Climbing McKinley
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The single engine aircraft touched down softly on the Kahiltna glacier on what appeared to be a perfect day on Mount McKinley. At 7,000 feet, base camp was surprisingly warm and inviting.

Three climbing guides, seven clients and three weeks of food, provisions and climbing gear were heaved into one giant pile in the snow. The pilot made his way to the propeller of his plane where started the engine by hand. With the engine purring, he climbed into the cockpit and slid the plane down the glacier. The red and blue air taxi disappeared into an indescribably beautiful scene. Our team now stood alone in complete silence triangulated between Mount Hunter, Mount Foraker and Mount McKinley. Mount McKinley, the tallest mountain in North America, looked simply unclimbable.

This is the continuation of Miami to McKinley, a travel story provided to Ford Social by Eric West and Eveline Wessels about their adventure across the U.S. and to the top of Mount McKinley.

With no animals, porters or climbing Sherpa that mountaineers commonly use to help haul gear in the Himalaya, each member of the expedition would carry an 80-liter backpack and haul a sled which would move the giant loads up the mountain for the next two weeks. Lighter members of the team, including Eveline and a 52 year-old Japanese woman, would be hauling a load equivalent to their own body weight as we moved away from base camp. Climbing would only happen at night on the lower mountain as the glaciers, snow bridges and crevasses were simply too unstable during the warmth of the day. Debilitating foot blisters for both Eveline and me would make each step extremely uncomfortable.

Mount McKinley is broken up into several camps which are given names relative to their elevation. With the exception of base camp, each camp has been assigned a number: 78 camp is located at 7,800 feet and 11 camp is located at 11,000 feet. From there climbers move to 14 camp at 14,000 feet, which serves as an advanced based camp. Above 14 camp the upper mountain begins as climbers encounter the first set of fixed ropes up the intimidating “head wall”. This wall of crevassed blue ice from 14,500 feet to 16,200 feet proved to be a huge challenge for me both mentally and physically. Eveline reminded me it was simply another variation of what we experienced in the Khumbu icefall on Mount Everest. 17 camp serves as the “high camp” and a platform to make a bid for the summit at just over 20,000 feet.

Mount McKinley’s reputation for heavy snow fall, strong winds and cold temperatures are just some of the reasons why Mount McKinley is a world-class climb. A severe storm pinned us in our tents for six days at 11 camp. Morale was kept high, though, with a bocce ball tournament on a 15-foot bocce pitch carved out of the ice. When the wind gusts subsided, most of us bundled up for one more game.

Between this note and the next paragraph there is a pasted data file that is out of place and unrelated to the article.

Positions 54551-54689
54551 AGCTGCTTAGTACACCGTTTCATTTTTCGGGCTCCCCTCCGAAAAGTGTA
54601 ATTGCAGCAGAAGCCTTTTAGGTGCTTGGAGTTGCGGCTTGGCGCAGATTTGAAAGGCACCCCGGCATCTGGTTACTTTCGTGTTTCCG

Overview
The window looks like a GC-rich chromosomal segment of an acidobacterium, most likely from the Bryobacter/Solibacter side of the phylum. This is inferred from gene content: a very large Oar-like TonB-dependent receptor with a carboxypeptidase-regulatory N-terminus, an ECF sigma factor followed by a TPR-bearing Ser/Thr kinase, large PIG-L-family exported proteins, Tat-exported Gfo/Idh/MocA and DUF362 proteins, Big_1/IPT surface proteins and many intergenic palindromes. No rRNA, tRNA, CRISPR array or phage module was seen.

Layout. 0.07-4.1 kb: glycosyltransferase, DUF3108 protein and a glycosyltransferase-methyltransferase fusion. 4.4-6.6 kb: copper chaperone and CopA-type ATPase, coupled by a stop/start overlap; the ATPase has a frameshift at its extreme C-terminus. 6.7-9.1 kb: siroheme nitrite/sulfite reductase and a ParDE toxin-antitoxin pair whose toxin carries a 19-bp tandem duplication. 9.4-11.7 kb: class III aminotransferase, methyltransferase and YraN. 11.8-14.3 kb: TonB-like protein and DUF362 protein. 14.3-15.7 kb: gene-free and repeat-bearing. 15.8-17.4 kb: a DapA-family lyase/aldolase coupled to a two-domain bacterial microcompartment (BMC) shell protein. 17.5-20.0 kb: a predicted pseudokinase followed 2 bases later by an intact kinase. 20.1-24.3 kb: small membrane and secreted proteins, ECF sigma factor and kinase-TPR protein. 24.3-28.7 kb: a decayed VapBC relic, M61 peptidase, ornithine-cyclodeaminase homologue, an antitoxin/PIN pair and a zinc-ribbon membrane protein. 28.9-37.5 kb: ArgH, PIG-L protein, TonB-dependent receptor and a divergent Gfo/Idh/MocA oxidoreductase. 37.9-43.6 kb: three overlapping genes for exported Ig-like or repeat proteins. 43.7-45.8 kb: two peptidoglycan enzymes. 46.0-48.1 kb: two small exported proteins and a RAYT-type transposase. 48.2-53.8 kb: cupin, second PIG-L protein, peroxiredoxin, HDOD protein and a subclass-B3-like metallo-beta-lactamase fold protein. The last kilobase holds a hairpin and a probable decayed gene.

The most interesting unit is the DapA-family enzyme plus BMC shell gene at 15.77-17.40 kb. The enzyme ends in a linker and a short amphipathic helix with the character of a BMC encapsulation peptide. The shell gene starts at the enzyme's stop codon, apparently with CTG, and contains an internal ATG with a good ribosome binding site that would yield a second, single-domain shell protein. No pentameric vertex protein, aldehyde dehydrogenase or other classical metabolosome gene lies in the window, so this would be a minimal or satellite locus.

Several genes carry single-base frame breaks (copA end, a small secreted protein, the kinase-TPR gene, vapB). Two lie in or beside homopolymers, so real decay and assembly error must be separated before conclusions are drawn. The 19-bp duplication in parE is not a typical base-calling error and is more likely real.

Another storm at 17 camp, which dumped four feet of snow in one evening, prevented anyone on the mountain from moving above 17 camp until the avalanche danger had been mitigated. This avalanche danger also applied to moving down the mountain, leaving our team at 17 camp trapped and exposed. With time running out on the climbing season and food in short supply, the decision was made to wait for safe passage down the mountain and abort any summit attempts. Three weeks in difficult survival situations, thin air, personal injuries, no showers and no clean clothes had left our team somewhat defeated. Yet a real sense of accomplishment hovered above us all upon returning to base camp. A group of strangers just three weeks prior were now a team. And this team had accomplished so much.

If climbing expeditions on Mount McKinley were deemed successful only if expedition members reached the summit, more than half of all expeditions on the mountain would end in failure. Summits are important to different climbers for different reasons. But for Eveline and me, continuing to exercising our adventurous spirit and to inspire others to do the same has essentially been our summit for any expedition we have exposed ourselves to.

We invite you to follow us for phase three of our Miami to McKinley campaign; the 6,000 mile journey back to Miami in our Ford Explorer. Remember that your dreams are important, your dreams deserve your time, nothing takes the place of your presence and Showing Up works!

About Eric West and Eveline Wessels

Eric West and Eveline Wessels are adventurists. From ocean crossings to climbing the highest mountains in the world, Eric and Eveline inspire audiences with their Keynote Performances around the world that encourage others to believe in their dreams and take action by Showing Up. Learn more at ShowingUpAgain.com.

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1 COMMENTS ON THIS ARTICLE
Scott s Six days in a tent, crazy!
8 months(s) ago via
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